Two Are Better Than One

See allHide authors and affiliations

Science  26 Nov 2004:
Vol. 306, Issue 5701, pp. 1439
DOI: 10.1126/science.306.5701.1439c

The key properties of quantum dots, namely their emission color and efficiency, and their stability and solubility, are controlled by the basic chemistry, particle size, presence of defects, and choice of capping ligand (the shell in a core-shell particle). For the visible regime, CdSe has shown the most promise because it can be tuned to emit from red to blue. However, the standard capping materials CdS and ZnSe can become excited by ultraviolet light, leading to photo-oxidation, and there also are toxicity concerns with both of these materials. ZnS is a better choice for biological applications, but it has a large lattice mismatch relative to CdSe, and this leads to defects that degrade the photoluminescent properties.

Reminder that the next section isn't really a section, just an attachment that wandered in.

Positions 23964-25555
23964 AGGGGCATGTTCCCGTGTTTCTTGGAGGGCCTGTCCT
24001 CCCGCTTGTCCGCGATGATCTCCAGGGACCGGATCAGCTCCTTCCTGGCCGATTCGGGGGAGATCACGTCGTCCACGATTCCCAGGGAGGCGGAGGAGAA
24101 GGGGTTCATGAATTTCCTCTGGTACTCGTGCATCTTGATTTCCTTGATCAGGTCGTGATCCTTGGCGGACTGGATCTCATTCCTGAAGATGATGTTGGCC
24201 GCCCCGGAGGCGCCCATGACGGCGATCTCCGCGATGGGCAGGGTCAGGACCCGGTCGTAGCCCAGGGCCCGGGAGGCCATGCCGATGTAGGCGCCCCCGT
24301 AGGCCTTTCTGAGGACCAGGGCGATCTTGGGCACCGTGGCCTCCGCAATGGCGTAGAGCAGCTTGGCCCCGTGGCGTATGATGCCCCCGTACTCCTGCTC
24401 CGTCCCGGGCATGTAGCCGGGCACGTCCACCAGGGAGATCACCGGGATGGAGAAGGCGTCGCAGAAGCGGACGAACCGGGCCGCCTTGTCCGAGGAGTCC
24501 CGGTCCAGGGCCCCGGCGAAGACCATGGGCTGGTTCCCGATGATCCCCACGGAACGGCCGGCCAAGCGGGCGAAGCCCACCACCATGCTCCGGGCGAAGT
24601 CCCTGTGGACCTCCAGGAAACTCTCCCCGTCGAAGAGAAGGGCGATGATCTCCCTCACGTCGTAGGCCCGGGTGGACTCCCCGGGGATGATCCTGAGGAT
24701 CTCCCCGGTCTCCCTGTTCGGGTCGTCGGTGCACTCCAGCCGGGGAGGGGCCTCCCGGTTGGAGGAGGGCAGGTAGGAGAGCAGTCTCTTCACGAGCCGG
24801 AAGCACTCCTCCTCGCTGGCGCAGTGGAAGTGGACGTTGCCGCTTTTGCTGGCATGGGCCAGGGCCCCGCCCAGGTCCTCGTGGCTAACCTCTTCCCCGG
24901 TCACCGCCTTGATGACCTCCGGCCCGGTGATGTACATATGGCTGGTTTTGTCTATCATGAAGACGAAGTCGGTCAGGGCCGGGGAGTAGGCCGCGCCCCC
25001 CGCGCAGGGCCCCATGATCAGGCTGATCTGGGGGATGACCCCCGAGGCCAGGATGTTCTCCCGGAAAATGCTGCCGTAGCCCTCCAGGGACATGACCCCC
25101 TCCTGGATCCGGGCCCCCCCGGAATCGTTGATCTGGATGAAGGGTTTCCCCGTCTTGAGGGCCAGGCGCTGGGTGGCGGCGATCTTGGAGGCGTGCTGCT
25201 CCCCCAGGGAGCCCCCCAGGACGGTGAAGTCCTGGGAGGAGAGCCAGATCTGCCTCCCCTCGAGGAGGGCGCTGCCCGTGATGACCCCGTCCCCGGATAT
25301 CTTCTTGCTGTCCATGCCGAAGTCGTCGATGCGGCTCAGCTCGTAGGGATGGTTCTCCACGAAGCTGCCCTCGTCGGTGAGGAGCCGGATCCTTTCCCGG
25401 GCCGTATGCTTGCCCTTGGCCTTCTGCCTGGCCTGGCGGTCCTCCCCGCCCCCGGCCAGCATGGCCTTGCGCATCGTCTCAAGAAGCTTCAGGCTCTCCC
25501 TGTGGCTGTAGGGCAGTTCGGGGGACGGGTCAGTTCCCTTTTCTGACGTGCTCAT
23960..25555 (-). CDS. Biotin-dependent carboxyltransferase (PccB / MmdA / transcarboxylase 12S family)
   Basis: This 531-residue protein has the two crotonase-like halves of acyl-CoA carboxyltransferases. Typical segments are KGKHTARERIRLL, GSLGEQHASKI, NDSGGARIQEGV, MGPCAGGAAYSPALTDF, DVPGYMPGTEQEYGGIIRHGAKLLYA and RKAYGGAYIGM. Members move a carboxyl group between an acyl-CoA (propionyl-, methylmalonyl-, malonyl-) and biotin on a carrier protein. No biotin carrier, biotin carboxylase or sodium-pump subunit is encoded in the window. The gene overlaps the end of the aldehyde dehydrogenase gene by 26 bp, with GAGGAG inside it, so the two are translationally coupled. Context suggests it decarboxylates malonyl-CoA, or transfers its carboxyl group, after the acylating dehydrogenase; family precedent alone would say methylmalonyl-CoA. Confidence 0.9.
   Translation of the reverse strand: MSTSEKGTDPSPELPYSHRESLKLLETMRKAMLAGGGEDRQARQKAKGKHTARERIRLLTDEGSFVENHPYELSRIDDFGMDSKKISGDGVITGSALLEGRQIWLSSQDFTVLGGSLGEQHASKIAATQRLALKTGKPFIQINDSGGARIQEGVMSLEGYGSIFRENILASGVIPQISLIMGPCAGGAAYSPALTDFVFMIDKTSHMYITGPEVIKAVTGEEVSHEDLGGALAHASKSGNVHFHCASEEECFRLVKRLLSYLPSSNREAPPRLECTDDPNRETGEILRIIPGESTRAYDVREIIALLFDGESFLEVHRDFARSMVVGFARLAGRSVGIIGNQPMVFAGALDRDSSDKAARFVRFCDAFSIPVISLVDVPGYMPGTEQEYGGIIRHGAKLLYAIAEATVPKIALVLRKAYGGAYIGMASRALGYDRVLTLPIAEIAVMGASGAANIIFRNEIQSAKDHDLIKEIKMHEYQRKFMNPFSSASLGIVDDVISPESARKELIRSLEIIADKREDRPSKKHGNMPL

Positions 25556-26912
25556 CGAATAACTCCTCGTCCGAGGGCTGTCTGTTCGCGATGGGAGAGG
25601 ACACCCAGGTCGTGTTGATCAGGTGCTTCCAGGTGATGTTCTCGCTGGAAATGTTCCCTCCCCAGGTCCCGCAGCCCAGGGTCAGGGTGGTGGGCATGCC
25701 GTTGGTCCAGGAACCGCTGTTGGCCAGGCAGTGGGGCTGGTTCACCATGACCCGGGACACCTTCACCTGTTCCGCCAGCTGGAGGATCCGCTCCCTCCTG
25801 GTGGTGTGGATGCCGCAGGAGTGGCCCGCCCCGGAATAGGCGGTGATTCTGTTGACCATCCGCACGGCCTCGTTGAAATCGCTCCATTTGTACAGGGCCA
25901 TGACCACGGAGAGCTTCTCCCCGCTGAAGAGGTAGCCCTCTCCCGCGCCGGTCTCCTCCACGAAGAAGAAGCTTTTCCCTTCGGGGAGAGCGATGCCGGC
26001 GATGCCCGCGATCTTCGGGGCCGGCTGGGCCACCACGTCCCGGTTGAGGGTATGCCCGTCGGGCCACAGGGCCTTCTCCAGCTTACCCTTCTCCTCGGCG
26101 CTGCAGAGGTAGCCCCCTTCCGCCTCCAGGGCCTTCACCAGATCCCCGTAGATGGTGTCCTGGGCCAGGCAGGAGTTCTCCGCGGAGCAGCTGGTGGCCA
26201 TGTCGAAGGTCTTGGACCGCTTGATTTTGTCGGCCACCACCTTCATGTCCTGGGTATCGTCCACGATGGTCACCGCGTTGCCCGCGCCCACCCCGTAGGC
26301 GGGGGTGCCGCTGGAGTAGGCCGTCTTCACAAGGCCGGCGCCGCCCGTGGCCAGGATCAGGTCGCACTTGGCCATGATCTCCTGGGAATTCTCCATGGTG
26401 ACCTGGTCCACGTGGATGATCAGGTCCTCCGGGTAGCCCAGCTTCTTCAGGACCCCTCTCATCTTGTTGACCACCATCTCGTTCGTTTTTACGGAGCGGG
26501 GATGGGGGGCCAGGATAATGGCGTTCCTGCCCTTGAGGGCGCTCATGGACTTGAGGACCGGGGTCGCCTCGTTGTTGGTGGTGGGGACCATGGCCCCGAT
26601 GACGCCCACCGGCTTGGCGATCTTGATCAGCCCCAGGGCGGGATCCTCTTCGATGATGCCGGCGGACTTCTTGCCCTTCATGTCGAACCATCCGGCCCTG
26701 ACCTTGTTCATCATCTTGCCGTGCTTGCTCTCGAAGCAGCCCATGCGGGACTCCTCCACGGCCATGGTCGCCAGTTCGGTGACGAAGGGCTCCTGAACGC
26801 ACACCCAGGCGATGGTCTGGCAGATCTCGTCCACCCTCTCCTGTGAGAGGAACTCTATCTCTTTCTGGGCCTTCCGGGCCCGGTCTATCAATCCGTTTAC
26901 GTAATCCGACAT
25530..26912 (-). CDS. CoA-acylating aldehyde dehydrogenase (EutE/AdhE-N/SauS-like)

Talapin et al. have resolved this dilemma by capping the CdSe nanocrystals with two shells. The particles are made with a middle layer of either CdS or ZnSe, which leads to much smaller lattice mismatches at the CdSe/CdS and CdS/ZnS interfaces, and are almost defect-free. The luminescent properties were much less sensitive to the thickness of the capping layers, whereas a single capping material would need to be only two monolayers thick. Surprisingly, the process of putting on two capping layers produces particles with a narrower size distribution. The authors believe that the large lattice mismatch between CdSe and ZnS affects the growth kinetics of the ZnS, and thus this problem too is solved by using sequential capping layers. —MSL

J. Phys. Chem. B. 10.1021/jp046481g (2004).

Navigate This Article